Federal labor officials said Monday they will decide quickly whether to support a request by Wal-Mart Stores Inc. to stop a union-backed group from encouraging worker walkouts at hundreds of stores on Friday, the traditional start of the holiday shopping season.
The Bentonville, Ark.-based retailer filed an unfair labor practice charge with the National Labor Relations Board on Friday against the United Food and Commercial Workers International Union. It said that the demonstrations organized by union-backed OUR Walmart threaten to disrupt its business and intimidate customers and other associates.
OUR Walmart, formed in 2010 to press the company for better working conditions, is made up of current and former Wal-Mart workers.
"We are working as fast as we can," said Nancy Cleeland, a spokeswoman at the NLRB, to take affidavits. It's also in touch with the UFCW for its response. "This is a complicated case," Cleeland said. She noted that if the labor board decides Wal-Mart's complaint has merit, the matter then goes to district court.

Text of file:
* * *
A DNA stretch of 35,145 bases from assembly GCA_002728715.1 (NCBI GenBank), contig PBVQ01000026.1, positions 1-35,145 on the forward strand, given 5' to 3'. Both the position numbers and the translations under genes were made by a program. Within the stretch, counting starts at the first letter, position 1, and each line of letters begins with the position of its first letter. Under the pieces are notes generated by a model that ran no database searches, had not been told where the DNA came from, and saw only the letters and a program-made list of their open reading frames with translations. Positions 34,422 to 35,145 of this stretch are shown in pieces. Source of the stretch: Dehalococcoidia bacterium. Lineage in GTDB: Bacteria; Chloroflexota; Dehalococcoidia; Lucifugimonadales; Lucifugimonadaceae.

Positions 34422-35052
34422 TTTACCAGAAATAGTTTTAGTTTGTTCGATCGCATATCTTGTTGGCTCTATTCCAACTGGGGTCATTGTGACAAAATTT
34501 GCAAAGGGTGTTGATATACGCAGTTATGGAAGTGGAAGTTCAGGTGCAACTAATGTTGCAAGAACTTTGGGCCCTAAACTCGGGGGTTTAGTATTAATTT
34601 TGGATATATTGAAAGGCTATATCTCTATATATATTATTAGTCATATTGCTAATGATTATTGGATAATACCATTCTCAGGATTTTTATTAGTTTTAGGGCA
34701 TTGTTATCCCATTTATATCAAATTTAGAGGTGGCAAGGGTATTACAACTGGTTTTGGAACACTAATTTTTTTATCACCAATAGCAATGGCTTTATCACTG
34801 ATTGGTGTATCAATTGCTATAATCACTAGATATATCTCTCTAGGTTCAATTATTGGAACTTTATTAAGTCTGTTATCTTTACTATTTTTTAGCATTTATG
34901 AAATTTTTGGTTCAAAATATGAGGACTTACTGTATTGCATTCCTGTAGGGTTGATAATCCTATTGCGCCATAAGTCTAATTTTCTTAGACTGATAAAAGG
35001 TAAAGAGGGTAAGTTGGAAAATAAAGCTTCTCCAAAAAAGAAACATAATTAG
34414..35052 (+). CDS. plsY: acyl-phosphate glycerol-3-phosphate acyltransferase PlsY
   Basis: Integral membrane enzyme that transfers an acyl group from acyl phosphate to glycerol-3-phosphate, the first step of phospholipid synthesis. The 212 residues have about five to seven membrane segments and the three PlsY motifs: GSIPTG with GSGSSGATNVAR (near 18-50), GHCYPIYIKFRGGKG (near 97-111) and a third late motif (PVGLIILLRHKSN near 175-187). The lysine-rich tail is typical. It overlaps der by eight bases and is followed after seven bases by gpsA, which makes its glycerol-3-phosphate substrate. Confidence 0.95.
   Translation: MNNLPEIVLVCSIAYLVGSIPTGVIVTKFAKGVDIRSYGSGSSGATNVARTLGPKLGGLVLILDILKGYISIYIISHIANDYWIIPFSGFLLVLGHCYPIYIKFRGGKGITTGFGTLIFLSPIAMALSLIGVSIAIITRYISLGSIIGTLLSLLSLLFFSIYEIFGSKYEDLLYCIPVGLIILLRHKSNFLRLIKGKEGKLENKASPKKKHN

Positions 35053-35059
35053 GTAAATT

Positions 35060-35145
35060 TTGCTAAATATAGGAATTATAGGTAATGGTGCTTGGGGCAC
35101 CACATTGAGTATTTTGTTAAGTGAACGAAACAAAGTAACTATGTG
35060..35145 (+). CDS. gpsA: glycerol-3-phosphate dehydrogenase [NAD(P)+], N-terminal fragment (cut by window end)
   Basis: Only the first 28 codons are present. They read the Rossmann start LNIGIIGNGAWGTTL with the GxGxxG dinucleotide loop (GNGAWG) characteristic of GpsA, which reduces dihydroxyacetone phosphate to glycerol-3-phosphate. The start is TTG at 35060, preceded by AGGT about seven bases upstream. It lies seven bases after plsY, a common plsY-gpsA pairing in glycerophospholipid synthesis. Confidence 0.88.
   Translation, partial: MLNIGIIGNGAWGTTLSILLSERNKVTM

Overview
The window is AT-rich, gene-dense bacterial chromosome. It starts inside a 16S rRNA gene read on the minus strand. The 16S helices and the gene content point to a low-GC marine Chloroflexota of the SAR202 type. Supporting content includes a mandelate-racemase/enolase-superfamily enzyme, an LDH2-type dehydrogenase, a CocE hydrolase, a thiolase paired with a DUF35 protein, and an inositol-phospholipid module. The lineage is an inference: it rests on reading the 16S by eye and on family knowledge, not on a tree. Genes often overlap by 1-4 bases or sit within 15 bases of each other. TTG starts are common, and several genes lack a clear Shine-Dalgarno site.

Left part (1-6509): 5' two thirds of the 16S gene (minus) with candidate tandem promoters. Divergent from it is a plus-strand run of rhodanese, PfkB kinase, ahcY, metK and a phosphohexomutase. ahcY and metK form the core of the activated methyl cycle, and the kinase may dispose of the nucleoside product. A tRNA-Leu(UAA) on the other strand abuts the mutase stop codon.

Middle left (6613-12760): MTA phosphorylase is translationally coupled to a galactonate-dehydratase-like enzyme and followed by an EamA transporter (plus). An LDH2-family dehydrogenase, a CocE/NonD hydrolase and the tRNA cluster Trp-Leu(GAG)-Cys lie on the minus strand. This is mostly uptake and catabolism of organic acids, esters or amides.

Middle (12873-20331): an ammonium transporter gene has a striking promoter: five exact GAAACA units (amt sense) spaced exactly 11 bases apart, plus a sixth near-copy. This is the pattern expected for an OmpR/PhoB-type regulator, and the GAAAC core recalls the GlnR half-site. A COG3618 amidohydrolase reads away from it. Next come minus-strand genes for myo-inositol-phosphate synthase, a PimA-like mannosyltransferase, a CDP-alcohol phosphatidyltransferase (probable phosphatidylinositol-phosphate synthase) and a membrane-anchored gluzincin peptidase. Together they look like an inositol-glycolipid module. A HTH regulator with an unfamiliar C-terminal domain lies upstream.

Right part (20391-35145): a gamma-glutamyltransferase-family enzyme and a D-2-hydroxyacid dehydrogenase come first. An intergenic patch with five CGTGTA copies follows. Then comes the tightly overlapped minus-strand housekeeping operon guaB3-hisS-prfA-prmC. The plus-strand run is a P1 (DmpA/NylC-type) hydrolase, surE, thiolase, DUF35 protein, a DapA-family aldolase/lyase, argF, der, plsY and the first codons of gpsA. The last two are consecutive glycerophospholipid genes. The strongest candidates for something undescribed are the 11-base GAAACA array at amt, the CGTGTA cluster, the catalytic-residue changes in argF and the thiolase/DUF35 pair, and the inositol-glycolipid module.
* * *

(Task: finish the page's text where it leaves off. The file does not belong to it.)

Wal-Mart faced a worker walkout in October ahead of its annual investor meeting that expanded to more than a dozen states and involved about 90 workers. Wal-Mart workers again walked off their jobs last week in Dallas, Oakland, Calif., and Seattle. Monday some Wal-Mart workers walked off their jobs as well, according to union officials. The number of workers involved could not be confirmed.
Union officials promise the demonstrations will culminate on Black Friday with demonstrations or walkouts at hundreds of stores across the country.
Wal-Mart's U.S. division employs about 1.3 million workers.